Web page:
- Relationships with saints: through their name saints, the liturgical year, and martyr stories, children can be intrigued about the saints and want to know them better and learn from them. Also, namesaintgenerator.com is a great online resource. Have them pray to the Holy Spirit, then click the interface to choose a saint. They should study the saint’s life and pray, “Teach me what you know,” for a set period of time.
- Eucharistic miracles: true accounts abound and are fascinating to tweens and teens: see this website: http://therealpresence.org/
- Incorruptibles: these somewhat strange miraculous occurrences fascinate teens and tweens.
- Adoration: teens often find a personal relationship with Christ in front of the Blessed Sacrament. I even take very young children and tell them that Jesus is waiting for them, His arms loaded with gifts of grace. They should silently tell Him about their day, share their hopes and worries, and pray simply, “Jesus, I adore You!” With older students, we memorize the Anima Christi for after Communion and for Adoration:
Soul of Christ, sanctify me
Body of Christ, save me
Blood of Christ, inebriate me
Water from the side of Christ, wash me
Passion of Christ, strengthen me
O good Jesus, hear me
Within Thy wounds hide me
Suffer me not to be separated from Thee
From the malignant enemy defend me
At the hour of my death call me
And bid me come to Thee
That with thy saints I may praise thee
Forever and ever
- Special liturgies that involve them in the planning, reading, and music, help them to understand the Mass and their role as contributing members of the community.
- Conferences can do what we can’t. Chastity, TOB, the Real Presence, Vocations–youth speakers have a powerful calling to reach the hearts and minds of teens and tweens. Do whatever you can to get your middle and high school students to appropriate events.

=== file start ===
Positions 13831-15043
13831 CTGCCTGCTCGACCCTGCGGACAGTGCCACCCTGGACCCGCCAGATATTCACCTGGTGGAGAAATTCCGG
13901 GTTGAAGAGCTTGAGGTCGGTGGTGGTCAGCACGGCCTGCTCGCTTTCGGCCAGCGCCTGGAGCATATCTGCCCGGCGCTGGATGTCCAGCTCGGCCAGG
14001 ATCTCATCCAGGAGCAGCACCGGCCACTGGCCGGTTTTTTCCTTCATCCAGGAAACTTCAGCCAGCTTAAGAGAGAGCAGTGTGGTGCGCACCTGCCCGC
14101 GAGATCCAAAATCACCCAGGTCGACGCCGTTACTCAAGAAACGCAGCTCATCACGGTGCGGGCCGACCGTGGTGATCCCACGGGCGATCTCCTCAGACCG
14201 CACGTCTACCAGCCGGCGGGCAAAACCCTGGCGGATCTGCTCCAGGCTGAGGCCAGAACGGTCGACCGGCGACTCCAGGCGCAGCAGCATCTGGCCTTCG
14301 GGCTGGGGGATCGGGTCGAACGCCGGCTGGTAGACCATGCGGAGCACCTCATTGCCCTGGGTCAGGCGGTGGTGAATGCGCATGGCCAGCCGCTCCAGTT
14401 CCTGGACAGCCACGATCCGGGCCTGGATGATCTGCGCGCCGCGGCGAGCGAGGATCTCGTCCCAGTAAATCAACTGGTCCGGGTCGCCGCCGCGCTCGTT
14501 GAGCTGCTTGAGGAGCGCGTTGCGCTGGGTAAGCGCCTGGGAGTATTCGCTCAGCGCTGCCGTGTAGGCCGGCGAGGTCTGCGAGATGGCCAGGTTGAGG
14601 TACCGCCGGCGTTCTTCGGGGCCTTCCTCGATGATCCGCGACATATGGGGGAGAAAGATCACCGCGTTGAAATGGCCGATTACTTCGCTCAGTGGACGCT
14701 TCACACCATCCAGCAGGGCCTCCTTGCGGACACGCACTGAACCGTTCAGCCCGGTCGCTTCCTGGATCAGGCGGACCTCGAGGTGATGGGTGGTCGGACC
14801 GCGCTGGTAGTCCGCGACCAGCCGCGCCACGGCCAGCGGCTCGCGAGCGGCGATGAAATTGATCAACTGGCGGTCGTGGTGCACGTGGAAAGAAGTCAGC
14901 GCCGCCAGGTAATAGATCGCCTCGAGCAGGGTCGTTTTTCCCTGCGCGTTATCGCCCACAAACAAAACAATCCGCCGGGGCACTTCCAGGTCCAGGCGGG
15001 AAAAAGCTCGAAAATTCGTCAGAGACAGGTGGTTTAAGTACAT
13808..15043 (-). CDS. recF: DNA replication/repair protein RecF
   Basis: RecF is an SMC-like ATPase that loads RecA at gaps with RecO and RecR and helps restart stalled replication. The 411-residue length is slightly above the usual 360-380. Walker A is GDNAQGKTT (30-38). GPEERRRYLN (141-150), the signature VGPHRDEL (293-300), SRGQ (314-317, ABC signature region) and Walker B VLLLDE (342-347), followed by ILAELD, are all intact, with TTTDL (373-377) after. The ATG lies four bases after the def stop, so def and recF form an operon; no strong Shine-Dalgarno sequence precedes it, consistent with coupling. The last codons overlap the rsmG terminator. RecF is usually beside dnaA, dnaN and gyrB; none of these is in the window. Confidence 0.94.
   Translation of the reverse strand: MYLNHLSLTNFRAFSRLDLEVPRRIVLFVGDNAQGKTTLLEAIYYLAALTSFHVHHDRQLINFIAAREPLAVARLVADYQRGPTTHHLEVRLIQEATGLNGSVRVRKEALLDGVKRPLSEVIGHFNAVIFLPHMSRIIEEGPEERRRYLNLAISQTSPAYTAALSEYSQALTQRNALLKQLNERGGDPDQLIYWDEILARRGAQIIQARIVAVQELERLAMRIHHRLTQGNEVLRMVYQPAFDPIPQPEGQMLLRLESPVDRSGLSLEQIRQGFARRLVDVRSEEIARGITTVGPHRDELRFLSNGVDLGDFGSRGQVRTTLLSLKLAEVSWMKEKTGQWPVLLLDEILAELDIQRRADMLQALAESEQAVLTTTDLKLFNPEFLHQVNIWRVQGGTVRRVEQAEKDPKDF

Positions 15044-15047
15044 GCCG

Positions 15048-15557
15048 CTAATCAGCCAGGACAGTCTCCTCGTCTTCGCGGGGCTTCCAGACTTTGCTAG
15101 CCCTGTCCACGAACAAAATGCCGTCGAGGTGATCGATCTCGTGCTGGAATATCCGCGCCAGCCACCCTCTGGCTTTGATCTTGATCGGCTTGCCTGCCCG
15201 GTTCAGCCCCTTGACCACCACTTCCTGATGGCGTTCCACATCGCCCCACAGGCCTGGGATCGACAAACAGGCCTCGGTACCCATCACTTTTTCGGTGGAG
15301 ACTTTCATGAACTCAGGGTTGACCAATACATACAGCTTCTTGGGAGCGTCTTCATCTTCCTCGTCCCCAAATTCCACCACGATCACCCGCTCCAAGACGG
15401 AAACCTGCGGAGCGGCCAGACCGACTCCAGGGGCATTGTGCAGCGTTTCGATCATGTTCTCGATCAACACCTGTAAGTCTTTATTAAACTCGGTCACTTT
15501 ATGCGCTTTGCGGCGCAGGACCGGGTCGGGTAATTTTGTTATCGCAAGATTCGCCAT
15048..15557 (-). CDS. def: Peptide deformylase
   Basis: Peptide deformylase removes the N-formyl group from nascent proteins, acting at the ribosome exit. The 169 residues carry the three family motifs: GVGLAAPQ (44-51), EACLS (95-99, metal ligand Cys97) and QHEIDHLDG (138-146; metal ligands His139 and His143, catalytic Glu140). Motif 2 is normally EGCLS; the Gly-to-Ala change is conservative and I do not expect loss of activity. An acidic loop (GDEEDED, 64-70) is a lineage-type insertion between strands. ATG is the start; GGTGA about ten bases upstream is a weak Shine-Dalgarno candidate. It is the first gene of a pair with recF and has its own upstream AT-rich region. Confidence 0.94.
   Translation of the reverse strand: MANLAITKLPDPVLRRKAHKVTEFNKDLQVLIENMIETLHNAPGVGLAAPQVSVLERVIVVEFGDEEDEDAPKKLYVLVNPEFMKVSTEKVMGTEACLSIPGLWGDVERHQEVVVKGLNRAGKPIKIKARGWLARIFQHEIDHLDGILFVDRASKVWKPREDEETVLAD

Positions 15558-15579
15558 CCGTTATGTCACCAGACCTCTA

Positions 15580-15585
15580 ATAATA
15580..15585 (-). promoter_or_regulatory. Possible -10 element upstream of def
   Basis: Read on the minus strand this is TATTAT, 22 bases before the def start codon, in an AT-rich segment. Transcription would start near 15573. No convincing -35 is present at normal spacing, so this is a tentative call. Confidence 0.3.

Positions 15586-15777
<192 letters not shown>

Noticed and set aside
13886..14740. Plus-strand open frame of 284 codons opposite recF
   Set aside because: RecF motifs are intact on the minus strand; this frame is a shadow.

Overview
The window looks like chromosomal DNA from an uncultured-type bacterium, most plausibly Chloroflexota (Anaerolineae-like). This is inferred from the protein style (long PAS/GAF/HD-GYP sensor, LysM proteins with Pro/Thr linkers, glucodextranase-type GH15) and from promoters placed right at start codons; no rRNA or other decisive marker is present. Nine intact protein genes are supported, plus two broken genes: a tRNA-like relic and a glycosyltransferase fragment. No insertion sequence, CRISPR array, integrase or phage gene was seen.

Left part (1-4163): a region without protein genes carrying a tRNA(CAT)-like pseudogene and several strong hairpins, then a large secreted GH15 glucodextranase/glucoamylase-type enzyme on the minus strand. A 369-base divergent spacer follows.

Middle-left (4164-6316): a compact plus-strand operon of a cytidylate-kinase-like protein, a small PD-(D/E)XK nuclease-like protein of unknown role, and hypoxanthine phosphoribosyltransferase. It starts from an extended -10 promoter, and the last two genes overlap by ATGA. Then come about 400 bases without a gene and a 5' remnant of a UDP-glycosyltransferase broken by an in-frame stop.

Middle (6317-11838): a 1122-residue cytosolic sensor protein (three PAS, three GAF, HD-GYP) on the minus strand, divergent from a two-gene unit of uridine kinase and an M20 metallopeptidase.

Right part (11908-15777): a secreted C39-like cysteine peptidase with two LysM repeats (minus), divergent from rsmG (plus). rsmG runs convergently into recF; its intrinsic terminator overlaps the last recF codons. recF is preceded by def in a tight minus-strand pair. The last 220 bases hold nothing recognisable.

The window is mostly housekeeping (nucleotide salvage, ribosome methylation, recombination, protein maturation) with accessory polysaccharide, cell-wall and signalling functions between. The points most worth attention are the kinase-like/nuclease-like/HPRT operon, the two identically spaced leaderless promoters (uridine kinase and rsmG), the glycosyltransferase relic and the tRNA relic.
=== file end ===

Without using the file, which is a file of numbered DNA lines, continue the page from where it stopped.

Remember, what we plant, He waters!
Here’s my resource list! Let me know if you need anything else. I’m happy to help!
Heads Bowed: Prayers for Catholic School Days, by Lisa Mladinich (Liguori Publications)
Be An Amazing Catechist: Inspire the Faith of Children, by Lisa Mladinich (in English and Spanish, from Our Sunday Visitor)
Be An Amazing Catechist: Sacramental Preparation, by Lisa Mladinich (in English and Spanish, from Our Sunday Visitor)
A Biblical Walk Through the Mass: Understanding What We Say and Do in the Liturgy, by Edward Sri (Ascension Press)
The Happiness of Heaven: The Joys and Rewards of Eternal Glory, by Fr. J. Boudreau, S.J. (1870) (TAN reprint)
Champions of the Rosary: The History and Heroes of a Spiritual Weapon, by Father Donald Calloway (Marian Press)
What Matters Most: Empowering Young Catholics for Life’s Big Decisions, by Leonard J. DeLorenzo (Ave Maria Press)
Prayer for Beginners, by Peter Kreeft (Ignatius Press)
Free Online Resources:
Article on praying with children: http://amazingcatechists.com/2018/02/teach-kids-pray-5-simple-steps/
CatholicMom.com (my puppet scripts)
Fisheaters.com (tour of the church)